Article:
Annealing.

During annealing, fabrication stresses are relieved as the molecules cool and arrange themselves into a regular stable matrix. Successful annealing is the key to creating glasswork that will remain attractive and durable. It's quite a long process, so a kiln with an automatic comprehensive programmer is essential.

DICHROIC GLASS
Dichroic Glass

Dichroic Glass.

Dichroic glass has two different colours: a transmitted colour and a reflective colour, both of which change depending on the angle of view. For example blue-red will be blue in transmission and red in reflection.

During manufacture, quartz and metal oxides are vapourised onto the surface of the glass using a vacuum deposition process, forming a multi-layer crystal structure.

FIRE POLISHING
Fire Polished Glass

Fire Polishing.

To fire polish glass, return the items to the kiln and melt them just enough to give a smooth polished appearance. It needs a temperature of around 700°C, and is typically used to round the edges of glass between fusing and slumping.

Fire polishing already-slumped items is more difficult because the polishing temperature is close to the slumping temperature and it can distort the appearance of the piece. So it generally works best for flat items, rather than slumped ones. It has the slight limitation that the part of the item that touches the kiln shelf won't polish.

FUSING, SAGGING, AND SLUMPING
Lauscha By Carrie Fertig

Fusing, Sagging, And Slumping.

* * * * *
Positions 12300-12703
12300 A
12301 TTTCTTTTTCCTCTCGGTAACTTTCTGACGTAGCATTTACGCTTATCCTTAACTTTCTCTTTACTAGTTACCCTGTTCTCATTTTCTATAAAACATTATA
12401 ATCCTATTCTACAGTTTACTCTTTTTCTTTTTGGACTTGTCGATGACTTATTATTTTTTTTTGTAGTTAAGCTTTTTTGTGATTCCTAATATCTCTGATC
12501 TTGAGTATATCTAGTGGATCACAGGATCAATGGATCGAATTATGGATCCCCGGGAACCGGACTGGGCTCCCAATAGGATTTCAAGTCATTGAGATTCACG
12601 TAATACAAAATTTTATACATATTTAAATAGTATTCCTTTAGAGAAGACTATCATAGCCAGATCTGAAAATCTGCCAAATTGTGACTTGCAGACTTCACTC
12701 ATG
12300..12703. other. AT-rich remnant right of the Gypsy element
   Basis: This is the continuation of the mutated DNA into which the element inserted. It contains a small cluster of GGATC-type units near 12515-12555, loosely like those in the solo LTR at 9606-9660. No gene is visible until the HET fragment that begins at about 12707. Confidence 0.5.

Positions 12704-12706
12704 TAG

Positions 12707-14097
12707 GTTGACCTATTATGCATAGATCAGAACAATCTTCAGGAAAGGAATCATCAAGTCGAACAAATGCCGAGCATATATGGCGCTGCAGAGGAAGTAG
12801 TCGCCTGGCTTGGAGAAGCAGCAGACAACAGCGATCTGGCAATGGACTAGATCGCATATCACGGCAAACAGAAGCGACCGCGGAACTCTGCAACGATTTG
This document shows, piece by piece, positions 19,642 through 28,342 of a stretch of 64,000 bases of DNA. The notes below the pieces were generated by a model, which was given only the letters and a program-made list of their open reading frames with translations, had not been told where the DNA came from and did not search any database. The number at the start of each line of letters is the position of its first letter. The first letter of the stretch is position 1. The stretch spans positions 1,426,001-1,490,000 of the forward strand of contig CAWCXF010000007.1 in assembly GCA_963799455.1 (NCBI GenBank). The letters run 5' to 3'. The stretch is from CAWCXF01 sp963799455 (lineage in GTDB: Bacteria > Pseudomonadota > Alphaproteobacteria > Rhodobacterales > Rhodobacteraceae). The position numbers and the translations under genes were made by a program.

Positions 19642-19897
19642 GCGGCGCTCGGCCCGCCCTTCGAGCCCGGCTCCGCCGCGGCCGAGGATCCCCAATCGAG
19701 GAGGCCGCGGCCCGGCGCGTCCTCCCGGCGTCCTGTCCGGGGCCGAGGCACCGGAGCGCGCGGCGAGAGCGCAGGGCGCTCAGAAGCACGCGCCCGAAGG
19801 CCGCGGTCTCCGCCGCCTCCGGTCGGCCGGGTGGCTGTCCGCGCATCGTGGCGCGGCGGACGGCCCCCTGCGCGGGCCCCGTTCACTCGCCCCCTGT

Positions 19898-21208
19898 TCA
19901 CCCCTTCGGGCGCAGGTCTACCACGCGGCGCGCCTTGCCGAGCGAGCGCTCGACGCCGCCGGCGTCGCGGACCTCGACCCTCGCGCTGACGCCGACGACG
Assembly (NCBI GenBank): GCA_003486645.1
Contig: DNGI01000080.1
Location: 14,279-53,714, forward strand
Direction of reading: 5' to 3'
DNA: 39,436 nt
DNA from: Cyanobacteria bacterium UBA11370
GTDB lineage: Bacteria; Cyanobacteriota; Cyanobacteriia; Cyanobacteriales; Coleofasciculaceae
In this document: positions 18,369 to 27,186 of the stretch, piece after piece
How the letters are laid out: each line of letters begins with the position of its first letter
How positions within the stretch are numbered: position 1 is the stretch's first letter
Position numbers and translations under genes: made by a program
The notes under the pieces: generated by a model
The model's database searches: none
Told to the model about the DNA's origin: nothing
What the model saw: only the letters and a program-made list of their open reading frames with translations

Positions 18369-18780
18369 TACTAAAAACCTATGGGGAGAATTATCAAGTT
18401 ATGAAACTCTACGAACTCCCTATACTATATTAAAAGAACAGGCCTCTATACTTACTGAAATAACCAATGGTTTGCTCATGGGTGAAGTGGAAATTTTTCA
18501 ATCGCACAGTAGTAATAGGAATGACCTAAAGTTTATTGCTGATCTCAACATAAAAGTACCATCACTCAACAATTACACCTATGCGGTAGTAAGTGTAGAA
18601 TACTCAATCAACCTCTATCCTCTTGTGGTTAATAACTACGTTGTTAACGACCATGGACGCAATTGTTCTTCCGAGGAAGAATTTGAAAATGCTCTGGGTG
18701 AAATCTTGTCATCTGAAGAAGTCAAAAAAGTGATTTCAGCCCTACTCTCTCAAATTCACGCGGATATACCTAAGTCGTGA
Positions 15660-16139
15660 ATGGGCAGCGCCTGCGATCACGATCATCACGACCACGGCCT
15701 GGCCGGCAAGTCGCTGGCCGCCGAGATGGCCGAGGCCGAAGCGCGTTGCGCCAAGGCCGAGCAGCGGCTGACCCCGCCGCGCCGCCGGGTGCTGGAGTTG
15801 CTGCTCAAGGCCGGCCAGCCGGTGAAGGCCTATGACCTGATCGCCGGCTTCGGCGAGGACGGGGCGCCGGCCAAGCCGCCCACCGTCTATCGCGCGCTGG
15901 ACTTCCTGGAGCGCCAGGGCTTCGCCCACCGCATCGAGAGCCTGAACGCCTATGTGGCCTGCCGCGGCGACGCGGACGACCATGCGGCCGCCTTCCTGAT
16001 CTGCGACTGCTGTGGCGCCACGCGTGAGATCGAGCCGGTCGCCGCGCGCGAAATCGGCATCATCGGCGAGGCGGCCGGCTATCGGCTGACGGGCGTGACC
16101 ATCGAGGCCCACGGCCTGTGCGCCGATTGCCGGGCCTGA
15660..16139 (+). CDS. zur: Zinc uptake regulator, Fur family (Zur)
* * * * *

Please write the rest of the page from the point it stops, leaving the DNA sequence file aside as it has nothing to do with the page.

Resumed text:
If two or more pieces of glass in contact are heated, they begin to soften and fuse together. With careful heating and cooling, the separate pieces of glass become one.

If glass is put on a mould and heated, it begins to soften and collapse, or sag, onto the mould: a common technique for making bowls and plates.

Sagging and slumping are often thought of as being the same. Correctly: during sagging, heated glass, supported at its edges, sags down in the middle to conform to a mould; during slumping, heated glass, supported at its middle, slumps down at its edges to conform to a mould.

LAMPWORK AND BEADS
Beads

Lampwork And Beads.

Very briefly, lamp-working is the traditional name for glasswork that uses a flame to melt glass rods and tubes. As the glass softens, it's shaped by turning and using tools.

Early lampworkers used an oil-lamp, and blew air into the flame through a pipe. Later, propane, natural gas, or butane torches replaced the lamp, although kilns are now increasingly popular, particularly for annealing.

Beads are usually made on steel rods, or mandrels. When the beads are finished, the rods are removed leaving holes for threading the beads. Cold working techniques can be used, such as etching, faceting, polishing, and sandblasting.

PÂTE DE VERRE
Pâte De Verre

Pâte De Verre.